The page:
"The contribution of PfMDR1 to anti-malarial drug resistance is important, but much smaller than what many researchers thought it would be," said Roepe. "Before the discovery of PfCRT, many thought PfMDR1 would be the primary culprit."
Roepe, and his two other co-authors, Georgetown researchers Linda Amoah, PhD, and Jacqueline Lekostaj, an MD/PhD student at Lombardi Comprehensive Cancer Center, employed an unusual method to construct the PfMDR1 gene. They first obtained the PfMDR1 protein sequence from the NIH PubMed data base. They then "back translated" the protein sequence using a computer program to change the parasite gene sequence âˆ’ which combines nucleotide base pairs in a way that is found in no other life form âˆ’ into one that could be "read" by yeast. The yeast are then able to produce the PfMDR1 protein, in its proper sequence, from this synthetic gene. They previously used this same technique to create and express a synthetic version of the much smaller PfCRT gene. PfMDR1 is made up of about 4,000 base pairs and its protein is particularly large, Roepe said, making the recent work much more challenging.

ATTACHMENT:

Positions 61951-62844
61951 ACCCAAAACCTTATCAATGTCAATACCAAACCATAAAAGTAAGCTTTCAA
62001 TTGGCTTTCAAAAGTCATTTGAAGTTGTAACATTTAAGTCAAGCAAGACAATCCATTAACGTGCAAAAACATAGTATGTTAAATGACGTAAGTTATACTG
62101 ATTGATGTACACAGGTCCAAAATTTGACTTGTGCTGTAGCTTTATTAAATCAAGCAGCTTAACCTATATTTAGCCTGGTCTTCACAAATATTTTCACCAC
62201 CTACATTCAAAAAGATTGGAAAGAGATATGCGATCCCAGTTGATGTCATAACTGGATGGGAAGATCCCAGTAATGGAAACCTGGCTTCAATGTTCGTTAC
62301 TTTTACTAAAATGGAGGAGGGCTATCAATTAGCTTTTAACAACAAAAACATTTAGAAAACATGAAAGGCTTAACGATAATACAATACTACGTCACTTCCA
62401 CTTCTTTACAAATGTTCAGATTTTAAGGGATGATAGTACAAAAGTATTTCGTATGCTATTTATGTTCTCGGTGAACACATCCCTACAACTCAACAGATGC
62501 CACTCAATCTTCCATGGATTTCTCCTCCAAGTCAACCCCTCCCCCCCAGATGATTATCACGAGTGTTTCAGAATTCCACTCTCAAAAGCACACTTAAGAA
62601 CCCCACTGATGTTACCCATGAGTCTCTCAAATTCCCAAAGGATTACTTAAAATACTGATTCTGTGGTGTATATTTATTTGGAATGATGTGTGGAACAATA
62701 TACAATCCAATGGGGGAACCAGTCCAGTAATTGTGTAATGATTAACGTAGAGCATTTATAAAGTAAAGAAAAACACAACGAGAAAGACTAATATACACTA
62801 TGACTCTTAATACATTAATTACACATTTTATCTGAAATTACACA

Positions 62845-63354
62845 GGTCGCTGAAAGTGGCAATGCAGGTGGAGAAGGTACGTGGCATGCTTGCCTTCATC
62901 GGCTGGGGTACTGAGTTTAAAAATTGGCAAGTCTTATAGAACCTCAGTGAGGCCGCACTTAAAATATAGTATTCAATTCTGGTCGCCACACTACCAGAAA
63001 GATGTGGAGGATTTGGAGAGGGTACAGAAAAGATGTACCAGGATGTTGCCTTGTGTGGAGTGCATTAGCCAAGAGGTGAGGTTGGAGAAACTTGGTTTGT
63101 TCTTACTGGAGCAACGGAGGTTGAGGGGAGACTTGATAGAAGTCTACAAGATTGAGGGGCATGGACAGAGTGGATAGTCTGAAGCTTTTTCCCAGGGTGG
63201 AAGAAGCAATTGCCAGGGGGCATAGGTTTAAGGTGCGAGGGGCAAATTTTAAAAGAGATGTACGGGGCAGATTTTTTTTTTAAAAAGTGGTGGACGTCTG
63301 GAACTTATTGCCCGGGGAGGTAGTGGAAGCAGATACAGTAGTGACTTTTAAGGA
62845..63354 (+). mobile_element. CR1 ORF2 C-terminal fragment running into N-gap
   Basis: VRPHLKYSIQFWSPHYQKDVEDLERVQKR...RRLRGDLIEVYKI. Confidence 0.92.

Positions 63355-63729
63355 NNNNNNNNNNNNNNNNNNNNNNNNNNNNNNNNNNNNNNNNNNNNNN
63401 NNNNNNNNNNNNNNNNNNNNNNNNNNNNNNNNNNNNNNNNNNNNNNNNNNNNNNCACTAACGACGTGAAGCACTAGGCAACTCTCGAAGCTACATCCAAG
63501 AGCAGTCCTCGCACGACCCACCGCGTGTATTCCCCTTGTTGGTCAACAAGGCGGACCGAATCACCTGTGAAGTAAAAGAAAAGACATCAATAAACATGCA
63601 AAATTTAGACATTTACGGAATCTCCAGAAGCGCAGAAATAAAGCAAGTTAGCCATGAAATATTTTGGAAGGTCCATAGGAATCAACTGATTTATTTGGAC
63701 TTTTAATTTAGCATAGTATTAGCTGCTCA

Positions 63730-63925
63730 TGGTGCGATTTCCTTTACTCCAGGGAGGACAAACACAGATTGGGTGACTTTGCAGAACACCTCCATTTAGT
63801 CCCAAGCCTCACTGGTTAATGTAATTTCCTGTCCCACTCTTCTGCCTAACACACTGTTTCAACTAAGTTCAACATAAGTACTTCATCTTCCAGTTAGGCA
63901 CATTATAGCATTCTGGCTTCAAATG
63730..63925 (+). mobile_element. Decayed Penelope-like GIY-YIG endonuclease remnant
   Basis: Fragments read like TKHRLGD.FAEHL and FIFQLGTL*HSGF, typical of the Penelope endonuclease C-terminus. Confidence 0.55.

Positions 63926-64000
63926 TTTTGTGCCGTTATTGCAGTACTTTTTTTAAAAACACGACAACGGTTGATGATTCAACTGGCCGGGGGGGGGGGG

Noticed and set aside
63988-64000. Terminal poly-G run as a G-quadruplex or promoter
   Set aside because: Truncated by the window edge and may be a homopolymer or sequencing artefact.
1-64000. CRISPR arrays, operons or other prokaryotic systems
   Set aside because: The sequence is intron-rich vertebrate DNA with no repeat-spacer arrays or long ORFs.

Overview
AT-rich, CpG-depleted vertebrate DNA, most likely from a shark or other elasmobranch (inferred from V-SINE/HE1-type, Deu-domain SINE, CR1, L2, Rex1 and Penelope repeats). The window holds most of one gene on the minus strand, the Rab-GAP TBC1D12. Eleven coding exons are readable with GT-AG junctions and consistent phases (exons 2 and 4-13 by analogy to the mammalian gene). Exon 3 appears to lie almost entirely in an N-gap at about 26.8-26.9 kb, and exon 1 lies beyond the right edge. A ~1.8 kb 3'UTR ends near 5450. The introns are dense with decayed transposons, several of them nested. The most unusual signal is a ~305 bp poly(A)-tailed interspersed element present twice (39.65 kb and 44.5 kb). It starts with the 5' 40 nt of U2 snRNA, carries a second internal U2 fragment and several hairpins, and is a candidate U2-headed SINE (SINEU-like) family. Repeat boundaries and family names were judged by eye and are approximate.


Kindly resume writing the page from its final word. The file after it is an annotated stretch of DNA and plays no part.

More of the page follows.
Already, analysis of these three anti-malarial drug resistance genes is painting a picture of how the parasite escapes destruction by most of the agents now used against it, he said.,
When a malaria parasite is transmitted through a mosquito bite, the mosquito injects the parasite into skin or blood, which then travels to the liver within minutes, grows
Source:Georgetown University Medical Center